Democrats in Congress and some Republican allies passed an assault-weapons ban in 1994. That fired up the NRA base. The NRA’s rhetoric grew harsher. Out on the political fringe, the militia movement grew in influence, as anti-government activists warned of black helicopters carrying federal agents dressed like ninjas. The militants cited the 1992 shooting deaths of two civilians in a federal raid at Ruby Ridge, Idaho, and the 1993 siege by federal agents of a religious sect’s compound in Waco, Tex., that culminated in a fire killing 76 people.
John Magaw, then the head of the ATF, recalls trying to set up meetings with the NRA to discuss gun issues. “They would not answer. They would ignore us.”
It was personal, too. Once, Magaw says, he saw LaPierre waiting to board a plane at Dulles International Airport. They were at the same gate.
“I went over to pay my respects and say hello,” he says. “He just turned and walked away. He wouldn’t talk to me.”
The NRA did not make LaPierre or any other NRA official available for an interview for this article.
Everything seemed to be going the NRA’s way in the aftermath of the 1994 midterm election, when Democrats were drummed from the House en masse. But then came Oklahoma City.
Timothy McVeigh’s April 1995 bombing of the Alfred P. Murrah Federal Building killed 168 people, including 19 children in a day-care center, and although the NRA had nothing to do with the terrorist attack, the association’s strident anti-government rhetoric drew national attention. News reports focused on a fundraising letter, signed by LaPierre and sent to NRA members before the bombing, that said the new assault-weapons ban “gives jackbooted Government thugs more power to take away our constitutional rights, break in our doors, seize our guns, destroy our property and even injure and kill us.”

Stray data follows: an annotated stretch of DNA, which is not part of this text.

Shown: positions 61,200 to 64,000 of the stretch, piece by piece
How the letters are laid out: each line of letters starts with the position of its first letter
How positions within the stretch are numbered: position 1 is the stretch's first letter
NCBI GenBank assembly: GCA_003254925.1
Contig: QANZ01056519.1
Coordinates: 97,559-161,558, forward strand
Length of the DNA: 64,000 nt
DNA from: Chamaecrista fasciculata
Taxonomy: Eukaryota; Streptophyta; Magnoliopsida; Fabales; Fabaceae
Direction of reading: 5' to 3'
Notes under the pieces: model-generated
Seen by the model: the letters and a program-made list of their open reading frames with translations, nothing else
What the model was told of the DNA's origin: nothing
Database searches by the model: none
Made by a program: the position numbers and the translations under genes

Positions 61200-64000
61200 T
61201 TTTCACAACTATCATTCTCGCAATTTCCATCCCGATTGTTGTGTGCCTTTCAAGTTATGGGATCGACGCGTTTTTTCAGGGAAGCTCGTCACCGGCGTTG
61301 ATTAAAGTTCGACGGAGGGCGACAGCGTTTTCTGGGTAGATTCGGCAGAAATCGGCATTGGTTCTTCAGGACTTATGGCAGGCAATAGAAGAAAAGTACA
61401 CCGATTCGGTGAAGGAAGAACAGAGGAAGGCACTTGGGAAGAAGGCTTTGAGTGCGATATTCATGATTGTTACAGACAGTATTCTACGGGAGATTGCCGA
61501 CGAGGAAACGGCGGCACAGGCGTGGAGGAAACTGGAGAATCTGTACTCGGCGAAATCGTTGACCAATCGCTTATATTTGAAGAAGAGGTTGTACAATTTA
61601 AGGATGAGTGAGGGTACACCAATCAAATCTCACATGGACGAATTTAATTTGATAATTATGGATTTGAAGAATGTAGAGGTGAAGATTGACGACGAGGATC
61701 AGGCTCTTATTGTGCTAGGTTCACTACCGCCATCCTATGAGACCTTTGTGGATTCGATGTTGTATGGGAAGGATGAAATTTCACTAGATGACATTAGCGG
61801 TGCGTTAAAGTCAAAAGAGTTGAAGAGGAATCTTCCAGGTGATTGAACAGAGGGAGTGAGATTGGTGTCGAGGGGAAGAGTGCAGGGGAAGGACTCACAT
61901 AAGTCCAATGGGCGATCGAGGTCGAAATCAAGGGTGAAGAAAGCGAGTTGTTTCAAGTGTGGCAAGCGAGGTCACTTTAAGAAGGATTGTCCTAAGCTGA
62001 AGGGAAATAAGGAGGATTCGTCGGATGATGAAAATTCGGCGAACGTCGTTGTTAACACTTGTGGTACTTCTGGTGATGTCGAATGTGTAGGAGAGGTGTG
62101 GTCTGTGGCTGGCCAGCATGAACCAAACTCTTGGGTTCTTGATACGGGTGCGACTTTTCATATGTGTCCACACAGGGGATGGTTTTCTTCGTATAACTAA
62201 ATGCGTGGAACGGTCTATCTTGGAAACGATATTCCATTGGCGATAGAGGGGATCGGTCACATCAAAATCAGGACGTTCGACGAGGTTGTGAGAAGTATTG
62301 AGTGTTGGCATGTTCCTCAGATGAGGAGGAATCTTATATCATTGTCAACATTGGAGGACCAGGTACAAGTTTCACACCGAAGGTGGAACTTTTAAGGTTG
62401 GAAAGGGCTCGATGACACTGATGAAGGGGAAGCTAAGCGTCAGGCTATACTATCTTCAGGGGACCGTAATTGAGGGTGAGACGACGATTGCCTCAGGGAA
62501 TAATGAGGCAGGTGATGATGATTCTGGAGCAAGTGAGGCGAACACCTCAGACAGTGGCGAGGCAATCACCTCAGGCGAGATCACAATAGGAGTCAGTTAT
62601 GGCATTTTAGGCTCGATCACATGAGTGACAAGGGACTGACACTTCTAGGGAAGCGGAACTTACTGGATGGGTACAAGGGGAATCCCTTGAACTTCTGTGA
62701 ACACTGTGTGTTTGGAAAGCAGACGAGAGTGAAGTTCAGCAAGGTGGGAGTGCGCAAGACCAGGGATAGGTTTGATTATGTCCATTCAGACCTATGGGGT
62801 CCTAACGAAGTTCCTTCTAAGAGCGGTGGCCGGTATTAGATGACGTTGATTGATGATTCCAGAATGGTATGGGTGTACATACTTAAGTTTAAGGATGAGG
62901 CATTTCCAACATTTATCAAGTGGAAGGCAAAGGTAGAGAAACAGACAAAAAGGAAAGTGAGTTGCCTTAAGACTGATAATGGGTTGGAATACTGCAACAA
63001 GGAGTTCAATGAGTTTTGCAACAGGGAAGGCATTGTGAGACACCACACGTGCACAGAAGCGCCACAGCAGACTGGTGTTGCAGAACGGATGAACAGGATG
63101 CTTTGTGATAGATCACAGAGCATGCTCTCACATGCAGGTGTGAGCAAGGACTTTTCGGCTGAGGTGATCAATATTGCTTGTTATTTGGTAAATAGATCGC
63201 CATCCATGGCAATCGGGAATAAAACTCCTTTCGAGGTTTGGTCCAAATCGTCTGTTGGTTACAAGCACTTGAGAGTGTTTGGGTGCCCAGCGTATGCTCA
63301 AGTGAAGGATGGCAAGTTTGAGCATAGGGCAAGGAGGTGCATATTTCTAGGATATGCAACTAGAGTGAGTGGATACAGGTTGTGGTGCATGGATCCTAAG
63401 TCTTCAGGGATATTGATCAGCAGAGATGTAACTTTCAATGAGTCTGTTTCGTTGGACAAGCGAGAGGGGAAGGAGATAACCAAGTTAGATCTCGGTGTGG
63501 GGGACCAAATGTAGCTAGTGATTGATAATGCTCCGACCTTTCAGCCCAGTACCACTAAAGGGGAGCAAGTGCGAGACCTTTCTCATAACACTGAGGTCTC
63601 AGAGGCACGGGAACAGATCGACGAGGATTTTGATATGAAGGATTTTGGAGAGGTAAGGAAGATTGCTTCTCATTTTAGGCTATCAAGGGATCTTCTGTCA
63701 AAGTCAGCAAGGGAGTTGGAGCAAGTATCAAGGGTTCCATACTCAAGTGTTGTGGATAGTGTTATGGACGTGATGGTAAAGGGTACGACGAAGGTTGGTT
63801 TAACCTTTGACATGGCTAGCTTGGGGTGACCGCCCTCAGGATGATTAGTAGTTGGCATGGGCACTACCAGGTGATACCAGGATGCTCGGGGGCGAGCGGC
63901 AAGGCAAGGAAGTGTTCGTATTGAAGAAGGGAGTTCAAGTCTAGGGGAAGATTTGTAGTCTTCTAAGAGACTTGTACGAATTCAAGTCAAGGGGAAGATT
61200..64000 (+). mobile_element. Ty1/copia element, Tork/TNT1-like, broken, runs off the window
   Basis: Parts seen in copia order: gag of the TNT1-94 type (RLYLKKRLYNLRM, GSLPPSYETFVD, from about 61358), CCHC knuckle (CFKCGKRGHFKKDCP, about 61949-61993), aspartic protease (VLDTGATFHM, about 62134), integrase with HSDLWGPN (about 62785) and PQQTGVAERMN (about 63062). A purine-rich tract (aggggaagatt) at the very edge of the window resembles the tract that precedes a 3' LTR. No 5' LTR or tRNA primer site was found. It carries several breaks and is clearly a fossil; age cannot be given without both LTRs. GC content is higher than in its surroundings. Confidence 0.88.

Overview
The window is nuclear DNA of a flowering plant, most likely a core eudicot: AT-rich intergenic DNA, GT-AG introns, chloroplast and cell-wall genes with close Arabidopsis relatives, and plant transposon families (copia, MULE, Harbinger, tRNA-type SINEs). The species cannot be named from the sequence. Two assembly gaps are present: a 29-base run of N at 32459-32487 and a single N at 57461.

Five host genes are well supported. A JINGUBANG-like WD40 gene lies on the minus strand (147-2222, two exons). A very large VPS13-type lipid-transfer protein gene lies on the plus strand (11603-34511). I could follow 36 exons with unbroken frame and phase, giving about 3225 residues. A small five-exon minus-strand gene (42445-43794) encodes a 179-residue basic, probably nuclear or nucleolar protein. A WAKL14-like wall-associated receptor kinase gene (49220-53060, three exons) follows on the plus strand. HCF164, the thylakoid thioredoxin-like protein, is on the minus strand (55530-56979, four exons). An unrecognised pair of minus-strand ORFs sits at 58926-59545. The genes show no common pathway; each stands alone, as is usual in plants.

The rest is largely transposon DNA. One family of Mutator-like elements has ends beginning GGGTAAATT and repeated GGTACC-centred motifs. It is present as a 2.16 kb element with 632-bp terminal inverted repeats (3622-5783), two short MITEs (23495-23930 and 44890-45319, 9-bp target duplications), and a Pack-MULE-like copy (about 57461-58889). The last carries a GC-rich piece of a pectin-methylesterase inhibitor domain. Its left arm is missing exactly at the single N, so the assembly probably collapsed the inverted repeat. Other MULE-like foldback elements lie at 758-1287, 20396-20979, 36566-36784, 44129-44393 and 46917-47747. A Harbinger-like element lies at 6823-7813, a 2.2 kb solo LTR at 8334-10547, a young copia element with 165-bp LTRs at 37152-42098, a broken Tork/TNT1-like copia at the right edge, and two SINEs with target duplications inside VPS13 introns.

Even staunch NRA members began to get queasy. Former president George H.W. Bush resigned his NRA membership. Former NRA president Richard Riley, who headed the association from 1990 to 1992, told The Post at the time, “We were akin to the Boy Scouts of America . . . and now we’re cast with the Nazis, the skinheads and the Ku Klux Klan.”
LaPierre apologized for having used language that he said was wrongly interpreted as a broad attack on federal agents. And he began to maneuver behind the scenes to keep the NRA from turning into a fringe organization like the John Birch Society. That would mean doing something about Neal Knox, Metaksa and their allies.
At the 1997 annual meeting in Seattle, Knox ran for the office of first vice president, a position that would put him in the line of succession to become president of the NRA. But suddenly he had competition for that job from none other than Charlton Heston. The legendary actor and NRA supporter beat Knox by four votes and went on to become president.
“Needless to say, when you run against Moses, Moses wins,” says Joe Tartaro, the Cincinnati rebel.
Metaksa left ILA the next year, and Knox was off the board at decade’s end. He died in 2005. David Gross, a self-described “Knoxinista,” says Knox and his allies ultimately won the ideological battle even if they personally didn’t survive as NRA leaders.
“You know the old saying, ‘You never want to be first’?” Gross says. “The person with the alleged radical ideas, or the new ideas, they extend themselves, they fail, then somebody comes along, picks up the pieces and then develops the project.”
By 2000, the NRA had become even more closely aligned with the Republican Party and worked strenuously to keep Al Gore from becoming president. At the annual meeting in May of that year, Hollywood legend Heston provided what might be the signature moment in the history of the NRA. He spoke of a looming loss of liberty, of Concord and Lexington, of Pearl Harbor, the “sacred stuff” that “resides in that wooden stock and blued steel.”
Handed a replica of a Colonial musket, he said: “As we set out this year to defeat the divisive forces that would take freedom away, I want to say those fighting words for everyone within the sound of my voice to hear and to heed — and especially for you, Mr. Gore.”
He held the gun aloft.
“From my cold, dead hands!”
The power of controversy
Had Gore managed to carry Arkansas or West Virginia — states full of gun-toting Democrats — or his home state of Tennessee, he would have become president even without any favorable recount of votes in Florida. The next spring, citing the election results, Fortune magazine ranked the NRA as the most powerful lobbying group in Washington, surpassing even AARP.
The paradox for the NRA is that it gains strength when under assault. During the 2000s, with gun control now largely off the table, the NRA membership leveled off. In 2004, the assault-weapons ban expired; in 2008, the Supreme Court ruled, in a 5 to 4 vote, that the Second Amendment establishes an individual’s right to own a firearm.